It does not matter which choice of camera you want to shoot with, the important thing is to stay consistent with it. No camera is perfect. However, being able to deliver consistent results with the camera you have known very well, makes a huge difference than using a powerful camera that you can barely master.

All images in this entry were taken with Olympus DSLR E-520

Public display

Voigtländer Nokton 25mm F0.95

Not too long ago, during a "teh tarik" session with the fellow PEN Lovers, I have had a chance to have a very quick try on the much sought after Voigtländer Nokton 25mm f0.95 lens. Koon Yik, the founder of the PEN Lovers group (click to find out more about the group), have the 25mm F0.95 lens, hence I grabbed it from him and mounted the beautiful lens on my Olympus PEN E-PL1. My goodness..... the bokeh... at F0.95 wide open, was unspeakably wicked.

All images were taken with Nokton 25mm F0.95 on Olympus PEN E-PL1 (except for first and last image)

The lens actually looks very small in hand, the size and weight was just right for a PEN sized camera.

All the Negative Comments

Side Note:

I have revamped my Portfolio Blog where I gathered and showcased almost all my paid-assignment work. Kindly visit the page and do let me know what you think !! Go to the Portfolio Page here (click).

I am still trying to decide whether I should convert to a new layout for this main blog, incorporating Google’s new Dynamic View. You can test the new Dynamic View here (click). Any feedback is appreciated.

I used to know this unimaginably bitter photographer who never failed to find fault in every single photography work he has come across, except for his own work of course. He would have a long list of complains about any other photographer’s work, condemning their unimpressive style, non-existent originality and questionable creativity. He often criticizes how photographers these days lack the insight to “read” photographs, and how they lack the element of “artistic sense”. I too, have been a victim through his cruel bashing and unforgiving attacks.

I guess it all comes down to each person’s personality. What do you choose to see, and how you approach people and life in general is strongly reflected in your photography as well. When I am presented a photograph, I would not immediately mark it down and kill it off instantly. I would ask myself what I do I find unique and different in this photograph, what made the photographer choose this subject and why did he adopt the techniques he used to make the shot happen. I choose to see the good things that the photograph speaks, rather than pointing out exclusively the negative points only. Often, the vicious online community (such as photography forums) would pick on technical faults such as poor composition, badly executed lighting, inaccurate white balance, distortion, etc etc. Consequently, how would a newcomer to photographer feel when the first photograph he posted to be commented and criticized received more than a dozen sledgehammers pounding repetitive morale destructive blows?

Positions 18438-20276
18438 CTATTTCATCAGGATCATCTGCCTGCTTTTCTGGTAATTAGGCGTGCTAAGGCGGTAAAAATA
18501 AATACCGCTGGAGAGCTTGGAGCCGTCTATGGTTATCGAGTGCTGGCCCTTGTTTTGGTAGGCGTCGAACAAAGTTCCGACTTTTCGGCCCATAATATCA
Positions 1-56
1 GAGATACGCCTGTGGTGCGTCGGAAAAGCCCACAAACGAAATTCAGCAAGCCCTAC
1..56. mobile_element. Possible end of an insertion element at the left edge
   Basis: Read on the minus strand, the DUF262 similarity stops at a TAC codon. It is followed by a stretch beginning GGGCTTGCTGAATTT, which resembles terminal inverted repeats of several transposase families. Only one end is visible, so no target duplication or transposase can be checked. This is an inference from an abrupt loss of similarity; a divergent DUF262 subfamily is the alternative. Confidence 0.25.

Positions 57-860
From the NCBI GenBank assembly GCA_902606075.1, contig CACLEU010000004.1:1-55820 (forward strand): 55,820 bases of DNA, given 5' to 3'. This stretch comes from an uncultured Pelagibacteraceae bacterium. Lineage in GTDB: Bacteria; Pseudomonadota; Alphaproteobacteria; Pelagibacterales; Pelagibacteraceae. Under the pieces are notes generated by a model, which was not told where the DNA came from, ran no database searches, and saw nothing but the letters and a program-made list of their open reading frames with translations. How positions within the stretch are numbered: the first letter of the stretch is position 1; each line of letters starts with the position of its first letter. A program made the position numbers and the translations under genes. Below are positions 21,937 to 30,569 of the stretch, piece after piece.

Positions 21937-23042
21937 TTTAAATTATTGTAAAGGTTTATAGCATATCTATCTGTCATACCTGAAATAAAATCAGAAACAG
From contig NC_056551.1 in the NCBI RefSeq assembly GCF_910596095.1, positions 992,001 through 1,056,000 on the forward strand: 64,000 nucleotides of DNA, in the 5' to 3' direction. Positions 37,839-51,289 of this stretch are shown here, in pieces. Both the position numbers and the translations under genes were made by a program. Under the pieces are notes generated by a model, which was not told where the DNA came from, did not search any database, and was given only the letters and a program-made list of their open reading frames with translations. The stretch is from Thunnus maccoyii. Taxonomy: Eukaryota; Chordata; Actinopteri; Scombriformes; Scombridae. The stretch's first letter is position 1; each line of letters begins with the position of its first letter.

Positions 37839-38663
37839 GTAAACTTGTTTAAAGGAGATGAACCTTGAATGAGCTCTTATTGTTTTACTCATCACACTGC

A Day in Ulu Tamu

I have been rather occupied lately, with the wedding assignment spanning the course of more than two weekends consecutively, the first one in Bali, and subsequently at Kuala Lumpur, cutting me off my usual supply of shutter therapy for nearly three weeks. By now, you would know that a Robin without his usual dosage of shutter therapy is a grumpy and unhappy Robin. Therefore, after all the assignment was over, I promised myself a relaxing weekend to rejuvenate and recharge myself, which of course includes loads and loads and loads of shooting just for myself only. You have no idea how itchy my hands were!!

It was close to weekend that I was invited by a dear friend Gerald for a full day out shooting to Hulu Selangor area, to explore a Orang Asli (native aborigines) settlement at Ulu Tamu. Initially I declined the invitation because I wanted to spend time just by myself only. After giving it some thought, I changed my mind to join Gerald, Yeow and Mun Keat for this day trip out of Kuala Lumpur, mainly for the following reasons: 1) I really need to spend time with friends, especially those friends who have been there for me, and supporting me all these times, declining their offer would have been just plain selfish on my own part, and 2) A shooting session far, far, far away from the hectic and busy Kuala Lumpur sounds tempting. Hence, we made our way early morning to this Kampung (village) which is near Batang Kali district.

All images in this entry were taken with Olympus DSLR E-5 and Zuiko Digital lenses: 11-22mm F2.8-3.5, 50mm F2 macro, 50-200mm F2.8-3.5

Mun Keat trying out the much-discussed 45mm F1.8 on his E-P1. Oh, you just got to love that skin on his E-P1 !!


I found an extremely skinny cat. I had my ever-ready Olympus PEN E-PL1 with 14-42mm mk1 kit lens mounted on it. I zoomed in the lens to the furthest 42mm end, at the widest F/5.6 aperture opening. I moved myself closer and closer to the skinny cat. I fired one shot, *CLACK*, the skinny cat got scared by the shutter sound of the PEN and decided to disappear.

Olympus PEN E-PL1, ISO400, F5.6, 1/500sec

Seriously, Olympus, please dampen the shutter sound on your future PEN bodies !!! We do not have the mirror slapping sound but the mechanical shutter unit is still rather loud, especially when the surrounding is quiet.

Shoot to the Moon

I saw the moon tonight. I fell in love with it. I could not stop gazing into it. Hence, I picked up the camera, and shot the moon. I shot and shot and shot.

Taken with Olympus DSLR E-5 and Zuiko 50-200mm F2.8-3.5
ISO200, F/8, 1/400sec, handheld